Travis Lee, the Diamondbacks' slugging first baseman, was sitting
in the dugout at Bank One Ballpark, a.k.a. the BOB, recently,
going through the highlights of a season that could end with his
being named National League Rookie of the Year. "So far," said
Lee, "I can walk the dog, I can hop the fence, I can trapeze, I
can rock the baby, rock the baby cha-cha-cha, orbit launch and
rocket launch." He took a deep breath. "Plus, I can go around the
world about 10 times."
Through Aug. 29, Lee also had 20 homers and 59 RBIs and was
perhaps the most popular Phoenix attraction this side of the pool
in the BOB. But big numbers and wide popularity bring nothing
more than a polite nod and a shrug of Lee's sizable shoulders. To
get a rise out of him, start talking yo-yo.
Earlier this season, a little bored from too much free time
between games, Lee paid $30 for a Turbo Bumble Bee, a yo-yo he
had seen Drew Benes, Arizona righthander Andy Benes's
nine-year-old son, playing with in the clubhouse. Within days Lee
had purchased his second yo-yo, a Fireball. Then he bought
another Fireball. Then a classic wooden Duncan. Then a Stinger,
which has two real dead scorpions embedded in its clear sides.
When the Diamondbacks visited San Francisco in July, he went to
Fisherman's Wharf and paid $3 for a yo-yo that lights up. "I was
excited," he says. Two weeks later, it broke. "You get what you
Lee, a quiet sort, refuses to call his sudden yo-yo affinity an
addiction. More of a diversion, he says. Of late, that hasn't
been such a bad thing. Since returning three weeks ago from a
15-day stint on the disabled list to heal a groin strain, Lee, a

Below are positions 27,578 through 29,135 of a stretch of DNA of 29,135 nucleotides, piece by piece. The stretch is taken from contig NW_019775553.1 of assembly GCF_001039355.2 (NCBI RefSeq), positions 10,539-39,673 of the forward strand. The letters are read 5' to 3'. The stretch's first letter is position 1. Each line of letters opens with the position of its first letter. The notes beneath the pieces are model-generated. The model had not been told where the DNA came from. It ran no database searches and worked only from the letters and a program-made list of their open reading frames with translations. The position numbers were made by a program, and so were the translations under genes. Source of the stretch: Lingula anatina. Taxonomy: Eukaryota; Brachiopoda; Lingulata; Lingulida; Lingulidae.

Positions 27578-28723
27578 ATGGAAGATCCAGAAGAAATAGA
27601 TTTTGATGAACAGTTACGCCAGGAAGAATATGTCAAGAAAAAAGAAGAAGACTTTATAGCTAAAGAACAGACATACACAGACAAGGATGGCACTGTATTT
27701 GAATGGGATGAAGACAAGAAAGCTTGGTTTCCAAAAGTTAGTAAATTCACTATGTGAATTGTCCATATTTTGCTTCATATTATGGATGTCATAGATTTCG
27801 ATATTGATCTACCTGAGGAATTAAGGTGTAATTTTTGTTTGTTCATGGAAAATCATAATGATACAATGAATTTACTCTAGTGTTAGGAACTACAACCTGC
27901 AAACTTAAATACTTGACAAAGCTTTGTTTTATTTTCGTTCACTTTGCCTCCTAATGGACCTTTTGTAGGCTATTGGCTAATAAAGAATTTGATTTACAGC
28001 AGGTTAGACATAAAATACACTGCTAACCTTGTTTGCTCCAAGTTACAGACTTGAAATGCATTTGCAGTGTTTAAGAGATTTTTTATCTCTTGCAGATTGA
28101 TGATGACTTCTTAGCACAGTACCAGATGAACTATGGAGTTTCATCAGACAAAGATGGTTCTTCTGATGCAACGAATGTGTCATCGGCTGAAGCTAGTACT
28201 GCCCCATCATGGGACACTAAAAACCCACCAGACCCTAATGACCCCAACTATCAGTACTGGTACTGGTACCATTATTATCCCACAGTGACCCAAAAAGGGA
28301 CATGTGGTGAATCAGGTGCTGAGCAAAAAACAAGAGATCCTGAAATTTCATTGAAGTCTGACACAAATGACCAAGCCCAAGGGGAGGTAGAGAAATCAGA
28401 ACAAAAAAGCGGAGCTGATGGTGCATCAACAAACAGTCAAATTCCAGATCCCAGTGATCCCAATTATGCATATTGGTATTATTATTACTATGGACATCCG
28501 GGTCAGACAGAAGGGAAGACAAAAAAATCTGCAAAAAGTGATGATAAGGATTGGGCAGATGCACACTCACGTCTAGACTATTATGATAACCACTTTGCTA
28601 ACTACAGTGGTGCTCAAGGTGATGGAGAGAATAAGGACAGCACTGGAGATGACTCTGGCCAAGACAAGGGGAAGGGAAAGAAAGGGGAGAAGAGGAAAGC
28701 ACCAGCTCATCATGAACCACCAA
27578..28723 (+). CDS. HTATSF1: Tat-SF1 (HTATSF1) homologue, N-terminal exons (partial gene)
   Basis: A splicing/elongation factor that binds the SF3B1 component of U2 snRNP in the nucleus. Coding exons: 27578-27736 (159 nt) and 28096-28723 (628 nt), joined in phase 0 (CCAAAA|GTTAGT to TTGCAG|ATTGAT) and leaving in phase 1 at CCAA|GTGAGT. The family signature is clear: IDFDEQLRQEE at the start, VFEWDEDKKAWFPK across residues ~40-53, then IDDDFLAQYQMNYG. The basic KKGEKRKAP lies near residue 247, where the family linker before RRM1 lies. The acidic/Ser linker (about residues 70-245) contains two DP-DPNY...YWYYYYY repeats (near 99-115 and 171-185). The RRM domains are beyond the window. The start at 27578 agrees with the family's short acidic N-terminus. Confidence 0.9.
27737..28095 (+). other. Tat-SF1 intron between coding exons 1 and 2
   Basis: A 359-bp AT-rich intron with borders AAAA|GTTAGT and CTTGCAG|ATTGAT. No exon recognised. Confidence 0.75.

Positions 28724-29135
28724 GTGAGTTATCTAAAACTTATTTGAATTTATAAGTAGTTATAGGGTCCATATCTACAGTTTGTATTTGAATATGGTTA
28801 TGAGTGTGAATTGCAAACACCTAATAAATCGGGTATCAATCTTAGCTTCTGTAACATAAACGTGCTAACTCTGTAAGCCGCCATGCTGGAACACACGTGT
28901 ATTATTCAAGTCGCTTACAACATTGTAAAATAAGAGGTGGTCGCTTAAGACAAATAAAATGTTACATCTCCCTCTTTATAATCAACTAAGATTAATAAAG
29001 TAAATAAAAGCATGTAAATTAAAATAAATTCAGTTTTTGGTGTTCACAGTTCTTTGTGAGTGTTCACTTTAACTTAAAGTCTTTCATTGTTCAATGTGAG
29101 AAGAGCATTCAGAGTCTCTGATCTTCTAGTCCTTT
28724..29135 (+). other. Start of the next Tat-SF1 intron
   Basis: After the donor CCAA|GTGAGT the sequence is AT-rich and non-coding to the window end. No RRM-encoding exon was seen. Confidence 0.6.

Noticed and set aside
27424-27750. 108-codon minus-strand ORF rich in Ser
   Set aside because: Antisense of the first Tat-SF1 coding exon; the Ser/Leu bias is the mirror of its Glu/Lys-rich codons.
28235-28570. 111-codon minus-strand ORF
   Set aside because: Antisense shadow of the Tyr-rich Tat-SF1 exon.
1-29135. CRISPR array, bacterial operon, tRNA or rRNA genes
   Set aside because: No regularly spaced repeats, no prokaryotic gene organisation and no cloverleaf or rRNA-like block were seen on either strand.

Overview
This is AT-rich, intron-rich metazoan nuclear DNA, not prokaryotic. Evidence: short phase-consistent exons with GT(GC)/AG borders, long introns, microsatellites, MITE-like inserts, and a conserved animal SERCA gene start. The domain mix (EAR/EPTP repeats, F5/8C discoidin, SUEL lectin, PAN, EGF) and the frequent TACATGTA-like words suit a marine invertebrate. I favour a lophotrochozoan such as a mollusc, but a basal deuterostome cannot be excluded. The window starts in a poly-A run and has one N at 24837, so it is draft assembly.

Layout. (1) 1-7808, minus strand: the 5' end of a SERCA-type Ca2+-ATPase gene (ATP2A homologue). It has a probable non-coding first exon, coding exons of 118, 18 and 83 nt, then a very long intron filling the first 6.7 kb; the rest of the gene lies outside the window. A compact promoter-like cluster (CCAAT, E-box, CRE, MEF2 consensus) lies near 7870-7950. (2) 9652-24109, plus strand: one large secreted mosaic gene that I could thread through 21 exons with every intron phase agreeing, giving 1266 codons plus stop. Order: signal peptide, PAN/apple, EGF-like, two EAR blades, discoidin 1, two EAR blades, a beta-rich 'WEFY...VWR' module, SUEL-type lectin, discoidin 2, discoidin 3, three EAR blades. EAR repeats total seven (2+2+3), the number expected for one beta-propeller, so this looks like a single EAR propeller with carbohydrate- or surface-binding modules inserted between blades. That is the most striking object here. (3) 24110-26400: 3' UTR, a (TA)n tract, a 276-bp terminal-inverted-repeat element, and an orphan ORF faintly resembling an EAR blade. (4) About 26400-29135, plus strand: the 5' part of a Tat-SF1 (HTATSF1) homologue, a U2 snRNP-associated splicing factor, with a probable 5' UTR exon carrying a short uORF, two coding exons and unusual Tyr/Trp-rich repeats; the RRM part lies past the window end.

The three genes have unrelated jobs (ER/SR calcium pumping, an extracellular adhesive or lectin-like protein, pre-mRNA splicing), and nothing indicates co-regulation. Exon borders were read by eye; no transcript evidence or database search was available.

23-year-old from Olympia, Wash., had played more like Travis
Tritt than a guy selected No. 2 in the 1996 June draft, batting
.177 with one homer through Saturday. "It's one of the most
frustrating things I've ever gone through," he said last week.
"I'm completely healthy, and I feel like I'm swinging the bat
well. But for some reason, I can't hit the ball."
September 6, 1998
Until recently Lee, Rockies first baseman Todd Helton (.318, 21
homers, 85 RBIs) and Cubs righthander Kerry Wood (12-6, 3.36 ERA,
223 strikeouts) were neck, neck and neck in the rookie of the
year race. However, if Lee's average dips much further (in a span
of 16 games, it fell from .288 to .265), he could fall behind
even Montreal first baseman Brad Fullmer (.286, 40 doubles, 62
RBIs). "You can't perform like I have lately and win many
awards," Lee says.
Not true. Lee is a shoo-in for Diamondback with Most Marriage
Requests. Fans love him. Women scream his name. Kids--including
his teammates'--hound him.
None of the madness would have happened had Lee and his agent,
Jeff Moorad, not taken advantage of the system. Two years ago,
when he was selected out of San Diego State by the Twins,
Lee--along with three other draftees--benefited from an obscure
rule that makes first-round picks free agents if they are not
tendered contract offers within 15 days of being drafted. After
Minnesota failed to meet the deadline, the expansion
Diamondbacks, still a year and a half from playing their first
game, snared him with a $10 million signing bonus.
With millions in the bank, Lee can afford the good stuff.
"There's this one model," he says, drooling just a bit. "It's
called the Silver Bullet, and it's about $90. That's a lot of
money for a yo-yo, but I think I have to buy it." --J.P.